Police recommend 20 fines over Downing Street 'partygate'

Boris Johnson's spokesman said the Prime Minister had not received a fine at this time.

Twenty fixed penalty notices to be issued over Downing Street ‘lockdown parties’ STV NewsiStock

Twenty fines are set to be issued over alleged lockdown-busting parties held in government buildings, police have said.

The Metropolitan Police said on Tuesday that investigators will begin to refer the notices to the ACRO Criminal Records Office, which would be responsible for issuing the fines.

It is expected that further fines could be issued as officers continue to go through the evidence gathered.

The force said: “The investigation into allegations of breaches of Covid-19 regulations in Whitehall and Downing Street has now progressed to the point where the first referrals for fixed penalty notices (FPN) will be made to ACRO Criminal Records Office.

“We will today initially begin to refer 20 fixed penalty notices to be issued for breaches of Covid-19 regulations. The ACRO Criminal Records Office will then be responsible for issuing the FPNs to the individual following the referrals from the MPS.

“We are making every effort to progress this investigation at speed and have completed a number of assessments. However, due to the significant amount of investigative material that remains to be assessed, further referrals may be made to ACRO if the evidential threshold is made.”

The force is investigating 12 events, including as many as six Prime Minister Boris Johnson is said to have attended.

The Guardian, which broke the news, suggested the fines would be issued relating to the most straightforward cases.

That would appear to exclude Boris Johnson, who was one of dozens of people issued with a police questionnaire to account for his actions and took legal advice from his personal lawyer on how to respond.

A spokesman for the PM said Johnson had not received a fine at this time but reiterated that Downing Street would make it known if that were to happen.

He said: “We’ve said we’ll update if that were to occur, but our position has not changed.”

He added it was “important to note” where the police were in the process in referring the cases to the ACRO Criminal Records Office, which would be responsible for issuing the penalties.

Asked if the Met therefore had not informed No 10 about whether the PM was one of the referrals, the spokesman said: “That’s correct.”

Johnson came under intense pressure to quit as a result of the scandal, but in recent weeks the war in Ukraine has seen MPs rally round the leader at a time of international crisis.

But the Met’s intervention, confirming that laws were broken at the heart of government, could reignite the debate about his leadership.

Government minister Will Quince said the gatherings which took place during coronavirus restrictions “shouldn’t have happened” but it would be “inappropriate” to comment further.

“I completely understand the considerable upset caused, the events that took place shouldn’t have happened,” he told Sky News.

“But I hope you’ll understand that both as an education minister but more importantly, as there’s an ongoing live Metropolitan Police investigation, it’s just not appropriate that I comment.”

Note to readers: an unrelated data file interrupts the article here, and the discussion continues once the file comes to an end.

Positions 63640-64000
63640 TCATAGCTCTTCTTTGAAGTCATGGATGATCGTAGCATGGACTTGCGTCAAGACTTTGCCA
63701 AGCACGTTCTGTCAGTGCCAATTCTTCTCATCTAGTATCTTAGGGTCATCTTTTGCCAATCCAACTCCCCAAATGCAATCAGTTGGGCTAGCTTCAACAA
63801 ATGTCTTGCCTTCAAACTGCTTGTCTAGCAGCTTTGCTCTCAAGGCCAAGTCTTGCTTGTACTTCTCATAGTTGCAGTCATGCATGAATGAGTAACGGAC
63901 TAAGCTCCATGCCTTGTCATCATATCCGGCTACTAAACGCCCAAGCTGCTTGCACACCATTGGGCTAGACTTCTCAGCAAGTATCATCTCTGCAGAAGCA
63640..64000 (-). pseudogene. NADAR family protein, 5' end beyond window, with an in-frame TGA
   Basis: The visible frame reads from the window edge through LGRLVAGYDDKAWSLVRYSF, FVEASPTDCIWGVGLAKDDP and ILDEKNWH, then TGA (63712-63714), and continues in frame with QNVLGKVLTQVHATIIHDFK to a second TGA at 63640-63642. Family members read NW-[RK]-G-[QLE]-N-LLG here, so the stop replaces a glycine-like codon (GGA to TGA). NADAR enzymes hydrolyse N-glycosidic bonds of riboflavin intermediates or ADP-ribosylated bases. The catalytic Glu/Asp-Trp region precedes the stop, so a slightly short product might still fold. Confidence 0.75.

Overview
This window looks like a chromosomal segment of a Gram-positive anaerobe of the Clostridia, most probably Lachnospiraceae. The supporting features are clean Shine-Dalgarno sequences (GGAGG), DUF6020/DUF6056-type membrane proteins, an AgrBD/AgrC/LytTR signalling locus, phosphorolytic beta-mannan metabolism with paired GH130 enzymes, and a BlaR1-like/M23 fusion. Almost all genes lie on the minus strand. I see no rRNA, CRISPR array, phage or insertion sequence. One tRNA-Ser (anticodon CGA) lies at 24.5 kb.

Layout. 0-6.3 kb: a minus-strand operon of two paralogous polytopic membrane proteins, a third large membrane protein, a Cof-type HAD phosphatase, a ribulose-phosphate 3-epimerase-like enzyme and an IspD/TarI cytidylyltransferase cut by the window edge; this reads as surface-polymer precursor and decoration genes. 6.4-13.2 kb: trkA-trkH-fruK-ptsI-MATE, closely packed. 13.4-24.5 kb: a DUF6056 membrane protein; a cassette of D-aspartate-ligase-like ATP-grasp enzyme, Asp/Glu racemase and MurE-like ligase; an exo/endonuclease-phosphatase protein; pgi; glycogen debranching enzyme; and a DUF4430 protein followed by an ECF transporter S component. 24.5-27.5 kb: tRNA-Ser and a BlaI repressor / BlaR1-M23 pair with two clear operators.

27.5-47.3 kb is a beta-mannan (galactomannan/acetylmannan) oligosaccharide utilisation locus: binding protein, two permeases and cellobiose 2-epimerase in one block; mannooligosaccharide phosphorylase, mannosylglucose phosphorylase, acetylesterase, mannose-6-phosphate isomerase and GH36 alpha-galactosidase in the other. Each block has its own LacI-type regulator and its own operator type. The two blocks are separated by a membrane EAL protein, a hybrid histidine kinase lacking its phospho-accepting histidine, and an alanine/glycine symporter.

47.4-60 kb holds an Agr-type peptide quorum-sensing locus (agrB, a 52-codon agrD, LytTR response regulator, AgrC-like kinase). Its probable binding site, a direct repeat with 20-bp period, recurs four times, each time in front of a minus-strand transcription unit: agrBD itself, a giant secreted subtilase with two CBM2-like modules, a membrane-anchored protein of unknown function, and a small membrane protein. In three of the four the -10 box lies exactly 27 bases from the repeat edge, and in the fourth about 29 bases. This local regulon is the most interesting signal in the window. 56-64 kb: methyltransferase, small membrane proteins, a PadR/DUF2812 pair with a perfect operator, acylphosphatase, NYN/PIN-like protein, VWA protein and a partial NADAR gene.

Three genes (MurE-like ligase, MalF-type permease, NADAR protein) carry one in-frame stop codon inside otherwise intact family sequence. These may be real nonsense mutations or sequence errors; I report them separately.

He said questions over whether the Prime Minister should resign if fined were “hypothetical” but also said Johnson had committed to publish a full report by senior official Sue Gray into the scandal “as soon as the Metropolitan Police have concluded their investigation”.

Quince added: “Looking at the moment over in Ukraine, and even worse over in Russia, I think it’s a brilliant thing that we have a free press in this country that is able to ask these kinds of questions.”

Deputy Labour leader Angela Rayner said the war in Ukraine should not be used as an excuse to save Johnson.

“That doesn’t negate the Prime Minister from lying to the British public and not following his own rules,” she told Sky.

“If he’s found to have broken them then I don’t believe his position is tenable.

“I think it’s disgraceful and I don’t see how he can continue in his role when he’s been so… when he’s not told the truth to the British public.”

The Metropolitan Police said more than 100 questionnaires had been sent out to people at the gatherings.

They included a “bring your own booze” event, details of which were emailed to staff at No 10 by the Prime Minister’s principal private secretary Martin Reynolds in May 2020, and a surprise get-together for Johnson’s birthday in June 2020.

Johnson previously admitted he was at the “socially-distanced drinks” for 25 minutes – claiming he believed it was a work event – while Downing Street said staff “gathered briefly” in the Cabinet Room to mark the Prime Minister’s 56th birthday.

The Met said it would not give a “running commentary” on the investigation.

On March 21 the force said detectives had started to interview people as witnesses, but “as yet, we have not made any referrals to the ACRO Criminal Records Office for the issuing of fixed penalty notices”.

In January, civil servant Sue Gray published a report into the allegations of the parties, which said there were “failures of leadership and judgment” in parts of No 10 and the Cabinet Office while England was under coronavirus restrictions in 2020 and 2021.

The initial publication contained limited detail due to the police investigation.

A fuller report is expected once the Met’s investigation concludes.

Following the publication of Ms Gray’s report, Johnson apologised to MPs, adding: “I get it and I will fix it.”

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